Rep. Brian Mast wants to fund the $2.25 trillion American Jobs Plan by slashing $40 billion in foreign aid.
Rep. Brian Mast (R-FL) is unhappy that President Joe Biden's $2.25 trillion infrastructure plan would be funded by increased corporate tax revenue. He has proposed a different way to pay for the plan that would take more than six decades to accomplish.
"Right now the United States sends billions of dollars overseas each year under the guise of foreign aid," he tweeted Monday. "Instead of increasing taxes on Americans to pay for new infrastructure, we should stop sending our money to other countries!"
In a video clip from an interview Mast included with the tweet, he said "dollars that go overseas" could be looked at as a possibly source for funding to offset an infrastructure bill "responsibly."
Biden has proposed funding his American Jobs Plan, which would provide trillions of dollars for investments in roads, bridges, water systems, broadband, transit, child care, and other priorities, by collecting about $2.5 trillion in increased revenue over the next decade and a half.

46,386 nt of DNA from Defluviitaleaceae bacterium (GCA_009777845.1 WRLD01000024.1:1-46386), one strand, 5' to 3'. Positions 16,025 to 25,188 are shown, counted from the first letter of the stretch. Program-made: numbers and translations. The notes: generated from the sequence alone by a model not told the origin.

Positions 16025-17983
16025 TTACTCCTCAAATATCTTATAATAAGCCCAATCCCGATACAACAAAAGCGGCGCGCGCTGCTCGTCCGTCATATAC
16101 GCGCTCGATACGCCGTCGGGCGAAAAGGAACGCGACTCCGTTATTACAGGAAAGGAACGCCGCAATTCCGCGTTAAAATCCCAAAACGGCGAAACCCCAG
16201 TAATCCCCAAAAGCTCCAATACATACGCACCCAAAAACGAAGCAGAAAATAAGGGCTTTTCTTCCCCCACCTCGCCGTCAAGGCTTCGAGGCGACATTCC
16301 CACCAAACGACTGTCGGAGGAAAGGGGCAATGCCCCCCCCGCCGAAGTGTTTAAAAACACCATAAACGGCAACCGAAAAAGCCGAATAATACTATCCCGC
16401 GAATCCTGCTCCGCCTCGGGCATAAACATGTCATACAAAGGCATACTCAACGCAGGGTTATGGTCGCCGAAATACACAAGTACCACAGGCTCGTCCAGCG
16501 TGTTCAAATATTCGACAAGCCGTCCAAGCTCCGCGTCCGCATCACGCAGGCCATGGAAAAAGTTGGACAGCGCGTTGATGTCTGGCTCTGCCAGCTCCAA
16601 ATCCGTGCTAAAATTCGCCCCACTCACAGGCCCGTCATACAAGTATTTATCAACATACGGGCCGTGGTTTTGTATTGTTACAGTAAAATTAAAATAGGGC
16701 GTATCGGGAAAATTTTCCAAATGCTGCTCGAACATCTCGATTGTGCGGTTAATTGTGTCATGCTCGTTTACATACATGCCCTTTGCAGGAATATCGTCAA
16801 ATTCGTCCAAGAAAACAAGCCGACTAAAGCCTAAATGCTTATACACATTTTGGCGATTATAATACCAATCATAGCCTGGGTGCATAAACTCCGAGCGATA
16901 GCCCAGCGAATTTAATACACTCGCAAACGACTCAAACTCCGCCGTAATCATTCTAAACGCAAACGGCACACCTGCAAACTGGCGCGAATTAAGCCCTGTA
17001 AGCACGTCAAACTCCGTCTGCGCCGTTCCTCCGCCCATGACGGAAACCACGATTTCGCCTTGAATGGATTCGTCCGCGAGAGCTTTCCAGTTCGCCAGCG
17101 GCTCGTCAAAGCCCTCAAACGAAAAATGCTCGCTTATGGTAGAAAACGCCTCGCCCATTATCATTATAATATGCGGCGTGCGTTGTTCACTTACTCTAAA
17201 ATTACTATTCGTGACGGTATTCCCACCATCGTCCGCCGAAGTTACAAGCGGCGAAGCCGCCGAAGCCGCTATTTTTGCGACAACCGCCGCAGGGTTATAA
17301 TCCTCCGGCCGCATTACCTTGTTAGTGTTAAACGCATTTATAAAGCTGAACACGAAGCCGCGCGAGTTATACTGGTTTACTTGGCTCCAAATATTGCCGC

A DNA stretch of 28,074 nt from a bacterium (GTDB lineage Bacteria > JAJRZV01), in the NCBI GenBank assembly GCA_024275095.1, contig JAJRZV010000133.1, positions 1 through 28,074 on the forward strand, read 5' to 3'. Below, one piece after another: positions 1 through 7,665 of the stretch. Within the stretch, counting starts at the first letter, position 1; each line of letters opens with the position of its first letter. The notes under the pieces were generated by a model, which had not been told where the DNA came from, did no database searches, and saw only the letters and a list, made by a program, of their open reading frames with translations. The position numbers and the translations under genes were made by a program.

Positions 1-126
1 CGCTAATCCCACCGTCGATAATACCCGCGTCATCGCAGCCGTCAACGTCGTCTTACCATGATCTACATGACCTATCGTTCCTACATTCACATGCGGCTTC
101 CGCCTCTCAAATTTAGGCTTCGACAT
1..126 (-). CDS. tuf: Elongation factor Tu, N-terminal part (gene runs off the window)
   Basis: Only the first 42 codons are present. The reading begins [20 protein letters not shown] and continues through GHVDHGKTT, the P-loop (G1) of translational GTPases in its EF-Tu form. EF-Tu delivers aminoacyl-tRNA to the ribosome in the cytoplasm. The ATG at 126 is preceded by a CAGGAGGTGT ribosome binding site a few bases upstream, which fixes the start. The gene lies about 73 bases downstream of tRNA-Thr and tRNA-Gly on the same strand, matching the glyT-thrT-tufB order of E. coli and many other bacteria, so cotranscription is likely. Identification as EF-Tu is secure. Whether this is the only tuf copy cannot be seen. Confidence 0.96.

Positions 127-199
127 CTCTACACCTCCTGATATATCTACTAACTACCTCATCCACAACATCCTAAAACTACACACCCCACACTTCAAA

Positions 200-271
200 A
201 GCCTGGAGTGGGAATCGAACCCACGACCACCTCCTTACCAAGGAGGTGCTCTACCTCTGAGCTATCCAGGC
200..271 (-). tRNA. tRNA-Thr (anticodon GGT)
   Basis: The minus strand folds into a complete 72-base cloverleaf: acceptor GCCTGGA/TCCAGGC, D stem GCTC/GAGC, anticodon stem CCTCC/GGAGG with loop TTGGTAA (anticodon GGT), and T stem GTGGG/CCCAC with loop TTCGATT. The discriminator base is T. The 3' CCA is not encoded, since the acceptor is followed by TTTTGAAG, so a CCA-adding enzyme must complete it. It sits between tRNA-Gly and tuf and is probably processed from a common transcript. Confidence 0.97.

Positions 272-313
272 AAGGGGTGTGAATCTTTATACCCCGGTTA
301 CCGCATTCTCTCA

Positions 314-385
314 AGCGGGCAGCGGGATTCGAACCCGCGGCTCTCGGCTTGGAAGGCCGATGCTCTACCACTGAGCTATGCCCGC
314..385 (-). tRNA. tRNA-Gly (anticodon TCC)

The plan would raise the corporate tax rate, slashed by Donald Trump's 2017 tax legislation from 35% to 21%, up to 28%. It would also close several business tax loopholes, several of which have enabled dozens of major corporations to pay no federal taxes.
Mast complained that tax increases would make us "incredibly noncompetitive" and suggested instead totally eliminating the nation's foreign aid budget.
There are many arguments as to why foreign aid is vital to the United States' national interest. Beyond reducing global poverty, it can strengthen international cooperation, help avert and fight pandemics, and reduce illegal immigration.
But contrary to popular opinion, foreign aid makes up only a fraction of the federal budget. In fiscal year 2019, the United States spent just $39.2 billion total on it — well below 1% of the federal budget.
Even if Mast successfully eliminated every penny of foreign aid from every annual budget, it would take more than 62 years to offset the $2.5 trillion in corporate taxes he wants to avoid collecting.
By that time Mast, currently 40 years old, would be more than 103.
Published with permission of The American Independent Foundation.